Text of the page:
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I am using a TI 74HC4052E to multiplex a TTL UART on a Microchip PIC32MX695F512 microcontroller.

The expected behavior is for the TX and RX signals to pass through the switches unaffected; sadly this is not what is happening.

I am working from a dev board and the PIC has proper bypass caps and all that jazz, and the UART is configured properly - it works correctly when directly connected to an FTDI USB->Serial adapter.

Here is a simplified schematic:

schematic

simulate this circuit – Schematic created using CircuitLab

Pins RB15/RB1 are configured as buffered outputs, not open-drain. Analog functionality on those pins is disabled. I have no pullups/pulldowns on B0/B1 outputs.


A look at the peripheral registers:

TRISB = 01111111 1111101 (0x7FFD)
AD1PCFG = 10000001 0000010 (0x8102)
ODCB = 00000000 00000000 (0x0000)

Edit: I noticed that the U5TX pin is RB14 and as shown, is configured as input. I am pretty sure enabling the peripheral overrides the TRIS bits, but I went ahead and forced it to digital output. I also made sure the analog functionality on that pin was disabled. Neither of these changes rectified the situation.

The program loops though the following: selects A/B0, outputs data, selects A1/B1, outputs data.

When I put CH2 of the 'scope on the B0 output pin (pin 1), this is what I see: B0 scope probe display
CH1 (Yellow) - Probing pin 3 input
CH2 (Blue) - Probing B0 output

The signal is incorrectly inverted. You can see when the switch turns off as well, indicated by the (slowly) decaying signal, which doesn't look right.

Probing B1 (pin 5) results in the following:
B1 scope probe display
CH1 (Yellow) - Probing pin 3 input
CH2 (Blue) - Probing B1 output

Now the signal polarity is correct, but I see still that goofy looking decay. I really don't think it should take ~400µs to switch off/on.

When I manually select A0/B0 by connecting the controls signals directly to GND, the B0 signal is no longer inverted, but then again, it is no longer switching, so it is hard to say if this means anything.

I tried using another '4052 and got the same results. The chip has good power and ground connections - I don't think it is being powered through any internal protection diodes or something weird like that. I have a feeling the PIC GPIO pins are somehow influencing this behavior through the S0/S1 select lines, although I don't know why that would be the case.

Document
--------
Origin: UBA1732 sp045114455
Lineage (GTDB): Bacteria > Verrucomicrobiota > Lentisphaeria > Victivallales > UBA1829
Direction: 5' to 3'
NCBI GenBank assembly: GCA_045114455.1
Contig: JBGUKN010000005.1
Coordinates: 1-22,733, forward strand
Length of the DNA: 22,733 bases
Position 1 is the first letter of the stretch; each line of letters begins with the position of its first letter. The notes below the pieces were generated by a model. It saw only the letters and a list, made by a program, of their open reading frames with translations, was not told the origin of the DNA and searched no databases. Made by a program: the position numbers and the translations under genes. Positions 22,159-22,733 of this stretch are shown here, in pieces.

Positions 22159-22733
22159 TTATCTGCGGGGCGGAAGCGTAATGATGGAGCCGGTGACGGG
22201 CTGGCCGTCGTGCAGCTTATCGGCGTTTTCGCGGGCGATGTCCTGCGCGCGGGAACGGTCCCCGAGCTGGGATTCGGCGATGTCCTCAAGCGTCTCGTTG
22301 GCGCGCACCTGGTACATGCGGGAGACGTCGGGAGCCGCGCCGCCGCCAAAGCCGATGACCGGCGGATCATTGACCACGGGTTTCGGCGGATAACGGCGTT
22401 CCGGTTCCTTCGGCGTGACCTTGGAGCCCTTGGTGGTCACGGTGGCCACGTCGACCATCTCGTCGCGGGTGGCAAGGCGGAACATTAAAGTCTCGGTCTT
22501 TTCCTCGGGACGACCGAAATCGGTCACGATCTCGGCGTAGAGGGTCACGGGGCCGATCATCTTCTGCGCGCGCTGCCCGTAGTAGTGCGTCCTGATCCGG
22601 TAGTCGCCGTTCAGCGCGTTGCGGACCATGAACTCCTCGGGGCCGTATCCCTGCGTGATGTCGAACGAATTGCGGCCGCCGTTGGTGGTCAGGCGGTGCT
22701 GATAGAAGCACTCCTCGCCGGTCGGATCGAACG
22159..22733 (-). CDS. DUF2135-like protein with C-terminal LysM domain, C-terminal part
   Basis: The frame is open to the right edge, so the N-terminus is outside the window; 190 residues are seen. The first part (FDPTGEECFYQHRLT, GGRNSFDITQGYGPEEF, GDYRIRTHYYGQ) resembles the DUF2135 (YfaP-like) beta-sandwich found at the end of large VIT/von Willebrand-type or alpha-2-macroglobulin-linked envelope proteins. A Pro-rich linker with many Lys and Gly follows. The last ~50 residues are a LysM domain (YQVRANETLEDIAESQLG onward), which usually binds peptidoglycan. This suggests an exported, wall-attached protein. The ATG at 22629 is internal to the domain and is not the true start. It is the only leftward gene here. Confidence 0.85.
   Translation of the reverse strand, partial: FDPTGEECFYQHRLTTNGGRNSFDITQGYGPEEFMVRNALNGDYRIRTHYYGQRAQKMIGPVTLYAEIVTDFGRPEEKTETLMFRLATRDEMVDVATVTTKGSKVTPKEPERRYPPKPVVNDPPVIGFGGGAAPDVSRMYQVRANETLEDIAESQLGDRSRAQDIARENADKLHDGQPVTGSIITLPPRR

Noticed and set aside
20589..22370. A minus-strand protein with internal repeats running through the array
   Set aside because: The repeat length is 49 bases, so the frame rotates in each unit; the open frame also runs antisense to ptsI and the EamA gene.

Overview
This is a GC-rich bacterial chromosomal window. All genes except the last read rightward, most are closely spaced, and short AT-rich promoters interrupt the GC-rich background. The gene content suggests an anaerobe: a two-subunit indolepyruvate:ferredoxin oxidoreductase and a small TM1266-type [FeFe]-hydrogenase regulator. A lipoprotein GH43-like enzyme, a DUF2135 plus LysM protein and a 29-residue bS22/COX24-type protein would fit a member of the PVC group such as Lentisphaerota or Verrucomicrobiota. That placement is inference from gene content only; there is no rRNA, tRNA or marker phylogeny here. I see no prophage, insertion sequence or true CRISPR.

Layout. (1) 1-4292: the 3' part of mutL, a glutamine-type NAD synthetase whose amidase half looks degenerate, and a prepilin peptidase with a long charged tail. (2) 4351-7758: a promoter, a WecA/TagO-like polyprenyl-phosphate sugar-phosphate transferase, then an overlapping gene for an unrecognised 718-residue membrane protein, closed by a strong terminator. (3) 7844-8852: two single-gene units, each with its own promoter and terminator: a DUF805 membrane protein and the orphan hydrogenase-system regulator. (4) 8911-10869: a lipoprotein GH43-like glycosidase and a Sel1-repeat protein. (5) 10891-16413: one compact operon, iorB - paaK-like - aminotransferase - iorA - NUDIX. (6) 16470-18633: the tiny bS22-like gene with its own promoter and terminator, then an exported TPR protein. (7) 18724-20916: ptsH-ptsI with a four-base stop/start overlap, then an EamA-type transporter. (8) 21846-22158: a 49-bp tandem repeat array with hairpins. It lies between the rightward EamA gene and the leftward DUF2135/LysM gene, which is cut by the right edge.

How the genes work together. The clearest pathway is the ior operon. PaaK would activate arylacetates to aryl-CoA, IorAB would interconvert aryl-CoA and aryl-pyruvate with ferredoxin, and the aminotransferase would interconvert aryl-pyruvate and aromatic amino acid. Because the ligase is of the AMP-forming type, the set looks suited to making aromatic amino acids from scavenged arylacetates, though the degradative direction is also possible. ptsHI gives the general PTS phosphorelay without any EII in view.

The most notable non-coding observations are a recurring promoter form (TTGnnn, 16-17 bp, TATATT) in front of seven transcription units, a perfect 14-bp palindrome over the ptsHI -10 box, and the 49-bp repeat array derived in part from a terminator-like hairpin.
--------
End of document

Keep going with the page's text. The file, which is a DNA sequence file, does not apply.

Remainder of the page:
I read over the datasheet a couple times but I must be missing something that would explain what I'm seeing.

What am I doing wrong here?

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  • \$\begingroup\$ Do you have any pullup/pulldown resistors on B0 and B1? If yes: what value? \$\endgroup\$
    – user36113
    Jun 17 '14 at 4:27
  • \$\begingroup\$ Question updated. RB1/RB15 indeed configured as outputs and no pulls on B0/B1. \$\endgroup\$
    – dext0rb
    Jun 17 '14 at 4:41
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    \$\begingroup\$ You should have B0, B1, A0, A1 pulled up through 10K (4 resistors, 1 for each). I think the nasty charge curve you're seeing is the mux switching the line you're probing to high-impedance. \$\endgroup\$
    – Daniel
    Jun 17 '14 at 5:46
  • \$\begingroup\$ Is it definitely a HC version and not HCT? \$\endgroup\$
    – Andy aka
    Jun 17 '14 at 7:39
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    \$\begingroup\$ At the risk of inducing another face-palm, you need to look more closely at your first picture. You are being misled by the fact that when the output is not selected it decays to zero despite the fact that the PIC output is high. Other than an artifact caused by the exact timing of your select signal causing an apparent short high pulse at the beginning of the data burst, the data is NOT inverted. Look closely. \$\endgroup\$ Jun 17 '14 at 20:55

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